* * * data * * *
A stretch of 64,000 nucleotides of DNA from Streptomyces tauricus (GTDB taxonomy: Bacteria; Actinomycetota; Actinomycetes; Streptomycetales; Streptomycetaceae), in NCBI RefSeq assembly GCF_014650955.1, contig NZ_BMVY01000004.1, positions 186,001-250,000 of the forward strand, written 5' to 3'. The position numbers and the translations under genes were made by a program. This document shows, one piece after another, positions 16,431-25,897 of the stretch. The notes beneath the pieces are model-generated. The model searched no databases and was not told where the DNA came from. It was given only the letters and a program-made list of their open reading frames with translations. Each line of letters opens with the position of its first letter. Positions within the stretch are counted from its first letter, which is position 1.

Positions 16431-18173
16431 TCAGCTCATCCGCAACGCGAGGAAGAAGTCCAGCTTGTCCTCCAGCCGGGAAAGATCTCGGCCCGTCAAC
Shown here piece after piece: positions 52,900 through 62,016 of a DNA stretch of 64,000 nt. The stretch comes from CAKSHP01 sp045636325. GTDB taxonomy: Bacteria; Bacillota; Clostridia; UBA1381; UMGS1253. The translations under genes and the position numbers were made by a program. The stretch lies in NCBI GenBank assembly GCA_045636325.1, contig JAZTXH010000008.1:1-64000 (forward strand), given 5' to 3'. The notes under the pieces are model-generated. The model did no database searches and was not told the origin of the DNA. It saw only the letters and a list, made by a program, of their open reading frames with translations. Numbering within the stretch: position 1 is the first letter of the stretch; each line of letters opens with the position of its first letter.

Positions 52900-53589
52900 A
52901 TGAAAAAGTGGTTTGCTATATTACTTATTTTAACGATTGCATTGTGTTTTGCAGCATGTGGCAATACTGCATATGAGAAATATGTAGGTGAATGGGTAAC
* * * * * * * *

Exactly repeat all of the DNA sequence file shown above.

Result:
A stretch of 64,000 nucleotides of DNA from Streptomyces tauricus (GTDB taxonomy: Bacteria; Actinomycetota; Actinomycetes; Streptomycetales; Streptomycetaceae), in NCBI RefSeq assembly GCF_014650955.1, contig NZ_BMVY01000004.1, positions 186,001-250,000 of the forward strand, written 5' to 3'. The position numbers and the translations under genes were made by a program. This document shows, one piece after another, positions 16,431-25,897 of the stretch. The notes beneath the pieces are model-generated. The model searched no databases and was not told where the DNA came from. It was given only the letters and a program-made list of their open reading frames with translations. Each line of letters opens with the position of its first letter. Positions within the stretch are counted from its first letter, which is position 1.

Positions 16431-18173
16431 TCAGCTCATCCGCAACGCGAGGAAGAAGTCCAGCTTGTCCTCCAGCCGGGAAAGATCTCGGCCCGTCAAC
Shown here piece after piece: positions 52,900 through 62,016 of a DNA stretch of 64,000 nt. The stretch comes from CAKSHP01 sp045636325. GTDB taxonomy: Bacteria; Bacillota; Clostridia; UBA1381; UMGS1253. The translations under genes and the position numbers were made by a program. The stretch lies in NCBI GenBank assembly GCA_045636325.1, contig JAZTXH010000008.1:1-64000 (forward strand), given 5' to 3'. The notes under the pieces are model-generated. The model did no database searches and was not told the origin of the DNA. It saw only the letters and a list, made by a program, of their open reading frames with translations. Numbering within the stretch: position 1 is the first letter of the stretch; each line of letters opens with the position of its first letter.

Positions 52900-53589
52900 A
52901 TGAAAAAGTGGTTTGCTATATTACTTATTTTAACGATTGCATTGTGTTTTGCAGCATGTGGCAATACTGCATATGAGAAATATGTAGGTGAATGGGTAAC